Kicking The Gasoline & Petro-Diesel Habit

The Peak Oil Downside Will Be Steeper Than The Upside

September 25, 2009

By Charles Cresson Wood

From many different credible and highly placed sources we are today hearing about the dire energy situation that industrialized civilization faces. Industrialized countries have remained dependent on oil for way too long. As evidence of this consider that fully 50% of the energy consumed in the United States comes from petroleum. Even though the notion of peak oil is now frequently discussed in newspapers, magazines, TV shows, we the industrialized nations are not moving to new sources of energy fast enough to avoid serious and painful adjustment problems. Dr. Fatih Birol, chief economist with the International Energy Administration, accurately summed it up when he recently said: “We must leave oil before it leaves us.”

According to statistics from the United States Energy Information Administration, the worldwide production of conventional oil has been on a plateau for the last several years (about 73 million barrels per day). In spite of a dramatic run up in prices culminating with the price of $147 per barrel in July 2008, producers were unable to bring more oil to market. This fact defies a widely-held but erroneous belief advanced by traditional economists, that producers will bring more oil to market as the price goes up. That of course makes sense if there is an unlimited supply of oil, but as the worldwide production statistics indicate, we seem to have reached peak worldwide production, and it is only down from this point forward. It’s time that the economists started adjusting their theories to incorporate the real world of resource constraints.

Those readers who have some passing familiarity with the concept of peak oil have no doubt seen a picture of the traditional statistical distribution known as a “bell shaped curve.” These bell shaped curves make sense to people, because in a world with finite resources, what goes up, must come down. These symmetrical bell shaped curves are however lulling us into an attitude of complacency, leading us to believe that we have decades to move off of oil. This is just not so, and this article discusses five serious reasons why this erroneous perception needs to promptly be abandoned.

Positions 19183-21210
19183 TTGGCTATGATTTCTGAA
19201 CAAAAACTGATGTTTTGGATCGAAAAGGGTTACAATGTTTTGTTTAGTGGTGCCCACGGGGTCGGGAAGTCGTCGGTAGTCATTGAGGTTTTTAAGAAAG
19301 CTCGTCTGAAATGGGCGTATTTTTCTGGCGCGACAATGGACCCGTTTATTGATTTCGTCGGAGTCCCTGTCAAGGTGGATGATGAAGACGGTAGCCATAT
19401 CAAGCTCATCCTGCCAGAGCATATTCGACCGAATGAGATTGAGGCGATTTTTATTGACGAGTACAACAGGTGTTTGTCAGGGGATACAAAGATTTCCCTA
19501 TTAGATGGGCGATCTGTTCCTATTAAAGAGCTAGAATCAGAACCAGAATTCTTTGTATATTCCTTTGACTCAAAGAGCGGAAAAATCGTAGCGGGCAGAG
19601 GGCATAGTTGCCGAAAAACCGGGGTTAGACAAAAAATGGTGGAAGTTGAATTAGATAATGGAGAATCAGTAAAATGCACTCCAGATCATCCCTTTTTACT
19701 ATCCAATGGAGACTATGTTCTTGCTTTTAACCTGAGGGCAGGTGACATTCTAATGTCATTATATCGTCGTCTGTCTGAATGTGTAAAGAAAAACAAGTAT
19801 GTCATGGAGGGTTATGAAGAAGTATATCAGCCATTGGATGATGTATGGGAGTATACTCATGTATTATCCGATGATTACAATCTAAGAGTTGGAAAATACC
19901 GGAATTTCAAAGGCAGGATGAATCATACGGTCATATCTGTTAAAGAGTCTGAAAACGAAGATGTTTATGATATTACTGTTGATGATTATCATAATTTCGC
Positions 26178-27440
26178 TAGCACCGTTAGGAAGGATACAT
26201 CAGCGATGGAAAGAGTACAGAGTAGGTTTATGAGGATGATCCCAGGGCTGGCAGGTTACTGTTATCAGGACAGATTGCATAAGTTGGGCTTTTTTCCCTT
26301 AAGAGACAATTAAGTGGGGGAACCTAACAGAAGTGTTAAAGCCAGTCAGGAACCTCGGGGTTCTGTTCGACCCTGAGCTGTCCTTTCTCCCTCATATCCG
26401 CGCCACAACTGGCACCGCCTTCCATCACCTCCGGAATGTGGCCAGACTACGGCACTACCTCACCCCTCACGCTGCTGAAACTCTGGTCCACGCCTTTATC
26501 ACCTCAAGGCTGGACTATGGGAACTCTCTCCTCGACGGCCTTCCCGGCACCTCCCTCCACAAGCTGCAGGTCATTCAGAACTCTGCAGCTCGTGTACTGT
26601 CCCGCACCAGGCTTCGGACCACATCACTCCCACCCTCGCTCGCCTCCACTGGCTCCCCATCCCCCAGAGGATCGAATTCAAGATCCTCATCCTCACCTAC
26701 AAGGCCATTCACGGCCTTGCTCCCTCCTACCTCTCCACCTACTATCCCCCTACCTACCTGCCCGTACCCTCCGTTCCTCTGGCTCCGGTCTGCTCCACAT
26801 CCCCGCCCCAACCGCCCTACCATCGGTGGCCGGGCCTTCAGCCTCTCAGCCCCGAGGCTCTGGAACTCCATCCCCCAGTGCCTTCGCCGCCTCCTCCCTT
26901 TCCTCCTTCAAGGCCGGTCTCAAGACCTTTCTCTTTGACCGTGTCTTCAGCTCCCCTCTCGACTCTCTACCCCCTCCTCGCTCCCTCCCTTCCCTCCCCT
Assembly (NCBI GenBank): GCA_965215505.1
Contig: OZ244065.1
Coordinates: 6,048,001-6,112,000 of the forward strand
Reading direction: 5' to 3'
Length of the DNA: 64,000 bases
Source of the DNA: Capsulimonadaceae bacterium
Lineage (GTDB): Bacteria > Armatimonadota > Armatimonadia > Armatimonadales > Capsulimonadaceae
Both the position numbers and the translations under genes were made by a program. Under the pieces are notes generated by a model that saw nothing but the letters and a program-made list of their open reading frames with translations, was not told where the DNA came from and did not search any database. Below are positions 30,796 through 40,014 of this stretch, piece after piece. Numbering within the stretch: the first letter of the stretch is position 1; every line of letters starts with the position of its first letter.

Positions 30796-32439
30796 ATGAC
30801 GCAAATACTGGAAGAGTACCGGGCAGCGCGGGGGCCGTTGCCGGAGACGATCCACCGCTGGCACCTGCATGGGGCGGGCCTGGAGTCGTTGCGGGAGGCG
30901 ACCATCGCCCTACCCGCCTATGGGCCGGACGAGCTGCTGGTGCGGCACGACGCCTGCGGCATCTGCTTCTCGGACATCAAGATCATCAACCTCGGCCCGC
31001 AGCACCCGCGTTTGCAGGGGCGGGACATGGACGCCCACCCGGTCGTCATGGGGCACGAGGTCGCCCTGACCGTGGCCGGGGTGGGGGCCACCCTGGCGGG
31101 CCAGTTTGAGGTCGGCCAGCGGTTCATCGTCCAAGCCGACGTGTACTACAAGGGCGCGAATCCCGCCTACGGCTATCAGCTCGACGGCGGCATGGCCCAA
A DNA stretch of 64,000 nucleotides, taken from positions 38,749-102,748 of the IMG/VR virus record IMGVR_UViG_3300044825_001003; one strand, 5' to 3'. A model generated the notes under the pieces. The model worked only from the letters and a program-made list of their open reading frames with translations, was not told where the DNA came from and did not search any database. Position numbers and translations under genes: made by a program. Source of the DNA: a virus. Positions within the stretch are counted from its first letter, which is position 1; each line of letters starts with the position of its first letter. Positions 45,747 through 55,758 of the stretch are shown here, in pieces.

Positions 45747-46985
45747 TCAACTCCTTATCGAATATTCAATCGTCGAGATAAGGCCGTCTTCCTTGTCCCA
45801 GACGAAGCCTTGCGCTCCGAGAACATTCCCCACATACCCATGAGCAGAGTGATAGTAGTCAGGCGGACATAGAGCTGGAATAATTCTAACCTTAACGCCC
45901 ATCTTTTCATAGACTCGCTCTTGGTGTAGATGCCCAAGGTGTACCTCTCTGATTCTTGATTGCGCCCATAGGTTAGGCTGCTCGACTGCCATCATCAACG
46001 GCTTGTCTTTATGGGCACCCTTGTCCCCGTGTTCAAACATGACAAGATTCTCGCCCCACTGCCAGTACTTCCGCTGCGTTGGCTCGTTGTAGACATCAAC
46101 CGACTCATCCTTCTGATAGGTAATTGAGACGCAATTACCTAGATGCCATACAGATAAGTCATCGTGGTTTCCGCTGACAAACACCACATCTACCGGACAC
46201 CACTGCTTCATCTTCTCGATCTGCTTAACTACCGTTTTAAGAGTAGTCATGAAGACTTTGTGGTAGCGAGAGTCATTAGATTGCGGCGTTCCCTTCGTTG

The bell shaped curve customarily applied to peak oil was popularized by the late geophysicist Dr. M. King Hubbert. He predicted the total United States production of oil would peak on or about 1970. His prediction was accurate, and this type of curve did relatively well when it came to describing the total production of oil in the United States. But total world production of oil does not have another source that it can draw upon when worldwide supplies dwindle, as the United States did back in 1970. Social and economic panic and upheaval were avoided when the United States hit its internal peak oil because it could easily purchase additional supplies from the world marketplace. The social and economic upheaval that worldwide peak oil will bring about will be marked by hoarding, stockpiling, speculators cornering the market, long-term contracts pushing spot market buyers out of the market, government corruption, widespread rationing, and a host of other problems. These maneuvers will rapidly remove oil from the marketplace, and the intensifying competition for the remaining supplies will cause the price to rapidly go up.

The second reason why the drop off in world oil supplies will be steeper that the increase was involves exports. A very large percentage of the remaining oil supplies, perhaps half, is controlled by countries in the Persian Gulf (Iran, Iraq, Kuwait, Saudi Arabia, and United Arab Emirates). These countries are rapidly industrializing and in the process, as you might expect, their consumption of oil is rapidly increasing. As their production is declining in the years ahead, an increasing proportion of their production will go to meet domestic needs. This means that a decreasing proportion of their already declining production will be offered for export. At some point, there will be no more exports, as these countries will use all available supplies for internal consumption purposes. Countries such as the United States, that are big importers of oil, stand to be quickly cut off from their oil supplies. Thus the available exports of oil will come to a much more rapid end than total world production of oil, which in turn will be much more rapidly decreasing than the symmetrical bell shaped curve would lead us to believe.